Tisch College of Civic Life and Tufts Generation Citizen hosted a discussion on Friday with CEO of Generation Citizen Scott Warren, Boston City Councilor Michelle Wu and youth activist Julian Viviescas on the role of youth in politics.
According to the Tisch College website, the event was held in part to celebrate the release of Warren’s new book, “Generation Citizen: The Power of Youth in Our Politics” (2019). Warren signed several copies for the audience following the discussion.
Warren, a former social entrepreneur in residence at Tufts University and CEO and cofounder of the non-profit organization Generation Citizen, began the event by reading two excerpts from his new book.
He said that the excerpts, and his book as a whole, are intended to show the importance of youth engagement with politics and democracy, which Generation Citizen is dedicated to promoting. Generation Citizen’s website states that its main purpose is to work to “ensure that every student in the United States receives an effective action civics education, which provides them with the knowledge and skills necessary to participate in our democracy as active citizens.”
“This book is trying to prove two fundamental things. One is that politics can be positive, and can be a way of getting things done. The other is that, in order for that to work, young people have to be at the forefront,” Warren said.
Warren said the book allowed him to trace the historical impact of young people at the forefront of times of change.
Following Warren’s reading, Wu and Viviescas joined him for a conversation on their experiences with politics, their thoughts on youth engagement in politics and their advice for future and aspiring activists.
Wu began the conversation by recounting how her entrance into a challenging and inequitable political system helped her realize the importance of reaching out and getting new people involved.
“The system is set up to keep going on its own with the same people who have always been involved, and it works great for them and not so much for those that have been left out,” Wu said, recalling how her rise in politics shaped her position on inclusiveness. “Politics is how you open up the doors, [get] people to the table and then start to change policy.”
Viviescas, a high school student and member of Generation Citizen, also spoke of his experience organizing a gun buyback program in Massachusetts last May, saying he learned anyone could make a difference.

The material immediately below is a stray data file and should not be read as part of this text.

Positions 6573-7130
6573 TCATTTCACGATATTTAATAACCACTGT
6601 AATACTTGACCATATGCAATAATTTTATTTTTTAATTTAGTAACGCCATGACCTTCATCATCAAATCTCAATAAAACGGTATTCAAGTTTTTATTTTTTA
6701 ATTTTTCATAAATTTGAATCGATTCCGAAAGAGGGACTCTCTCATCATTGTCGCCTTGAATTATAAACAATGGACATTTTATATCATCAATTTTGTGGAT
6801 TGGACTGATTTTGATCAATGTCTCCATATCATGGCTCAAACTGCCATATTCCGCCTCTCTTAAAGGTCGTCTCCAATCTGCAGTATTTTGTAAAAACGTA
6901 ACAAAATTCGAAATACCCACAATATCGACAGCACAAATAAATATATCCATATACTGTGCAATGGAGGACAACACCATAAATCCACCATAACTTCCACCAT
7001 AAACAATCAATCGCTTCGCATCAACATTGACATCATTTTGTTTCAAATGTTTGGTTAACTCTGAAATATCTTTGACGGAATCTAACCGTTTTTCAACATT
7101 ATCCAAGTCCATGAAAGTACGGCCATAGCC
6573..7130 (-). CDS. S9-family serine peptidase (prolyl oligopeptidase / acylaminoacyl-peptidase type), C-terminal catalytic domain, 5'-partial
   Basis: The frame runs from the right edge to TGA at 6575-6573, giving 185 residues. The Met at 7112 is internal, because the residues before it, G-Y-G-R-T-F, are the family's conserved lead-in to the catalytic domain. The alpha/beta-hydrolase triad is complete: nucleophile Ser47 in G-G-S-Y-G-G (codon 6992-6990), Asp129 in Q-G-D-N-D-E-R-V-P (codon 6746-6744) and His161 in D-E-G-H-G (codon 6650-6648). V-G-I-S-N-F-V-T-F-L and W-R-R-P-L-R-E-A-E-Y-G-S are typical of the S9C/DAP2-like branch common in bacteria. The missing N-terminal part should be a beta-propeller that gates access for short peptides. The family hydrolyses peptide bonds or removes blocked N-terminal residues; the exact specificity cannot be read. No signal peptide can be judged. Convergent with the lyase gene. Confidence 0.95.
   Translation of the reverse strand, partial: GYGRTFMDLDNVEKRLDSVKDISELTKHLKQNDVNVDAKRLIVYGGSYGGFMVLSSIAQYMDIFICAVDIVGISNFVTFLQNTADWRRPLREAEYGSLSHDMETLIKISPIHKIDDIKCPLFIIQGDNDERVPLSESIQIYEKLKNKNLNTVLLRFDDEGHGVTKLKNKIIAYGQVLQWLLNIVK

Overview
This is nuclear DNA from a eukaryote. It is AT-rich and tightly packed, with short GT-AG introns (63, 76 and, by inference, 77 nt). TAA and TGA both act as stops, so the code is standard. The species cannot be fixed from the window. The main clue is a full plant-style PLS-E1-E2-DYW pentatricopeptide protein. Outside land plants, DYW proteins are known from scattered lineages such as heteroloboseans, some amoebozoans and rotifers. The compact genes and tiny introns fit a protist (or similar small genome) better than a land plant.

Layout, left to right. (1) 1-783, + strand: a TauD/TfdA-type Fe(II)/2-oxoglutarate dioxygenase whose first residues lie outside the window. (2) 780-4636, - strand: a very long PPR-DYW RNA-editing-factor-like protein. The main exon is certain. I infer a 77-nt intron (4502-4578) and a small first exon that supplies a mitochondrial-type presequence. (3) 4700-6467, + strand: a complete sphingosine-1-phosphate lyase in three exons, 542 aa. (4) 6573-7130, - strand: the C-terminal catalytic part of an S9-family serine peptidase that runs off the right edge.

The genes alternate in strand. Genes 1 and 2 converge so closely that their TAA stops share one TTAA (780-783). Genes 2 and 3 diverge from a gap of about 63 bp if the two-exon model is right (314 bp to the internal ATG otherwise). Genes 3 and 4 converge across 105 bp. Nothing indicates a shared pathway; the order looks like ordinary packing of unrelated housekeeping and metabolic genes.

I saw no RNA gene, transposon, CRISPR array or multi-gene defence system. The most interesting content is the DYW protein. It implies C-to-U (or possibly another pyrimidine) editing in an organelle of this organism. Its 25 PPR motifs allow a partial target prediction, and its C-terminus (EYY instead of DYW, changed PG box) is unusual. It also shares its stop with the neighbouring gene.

“Every time a new person came in they were like, ‘I can’t believe you guys are doing this; you guys are too young for all of this,’” Viviescas recalled. “People were skeptical [but] we ended up raising over $4,500 in a month. In the end, we ended up getting 39 guns off the streets of Lowell.”
Warren then asked Wu and Viviescas their beliefs regarding the particular role of youth in political culture.
Wu emphasized the role of youth in addressing today’s critical issues, specifically regarding climate change.
“It’s really on our shoulders to make some changes,” Wu said. “From now to 2030 is going to be the most creative, transformative and collaborative period in human history — just because it has to [be]. We have no other choice but to make it so, and our generation of young people are the only ones who can really make that happen.”
After Warren, Wu and Viviescas finished their discussion, members of the audience were invited to ask their own questions.
When asked what advice they have for young people who are looking to make change in their communities but are unsure of how to get involved, all of the guests stressed the importance of daily practices of staying informed and of consistent political participation.
Warren emphasized the value of small-scale, daily political engagement.
“I would say reading the paper and understanding what’s going on in your own community is a way of staying engaged, picking up the phone and calling someone is a way of being engaged, coming to an event or going to a town hall meeting is a way to stay engaged,” he said. “Those formal ways [like voting] matter, but there’s informal ways to get engaged, too.”
Wu, speaking from her experience as a legislator, emphasized the importance of contacting the local government.
“The disconnect happens when we don’t believe our actions will actually do anything,” Wu said. “Especially at the local level, it doesn’t take that many contact emails, Twitter messages or calls for an issue to be elevated to a level where an elected official is being told by staff.”
Wu also stressed the importance of organizing and working together with officials who can support issues.
“Whenever you have a chance, it’s good not just to point out a problem but to give them something they can support you on or something they can do,” she said.
In an interview with the Daily following the event, Tufts Generation Citizen Executive Director Julia Grier said that the event was exciting for the Tufts chapter.
“I thought this talk was really inspiring, [with] both Councilwoman Wu and Scott Warren and Julian talking about the change they’ve made in their community and the power that youth have,” Grier said. “Just having people talking positively about the potential that we have … is super important and energizing for us … I think it’ll be really exciting to bring this energy back to our chapter.”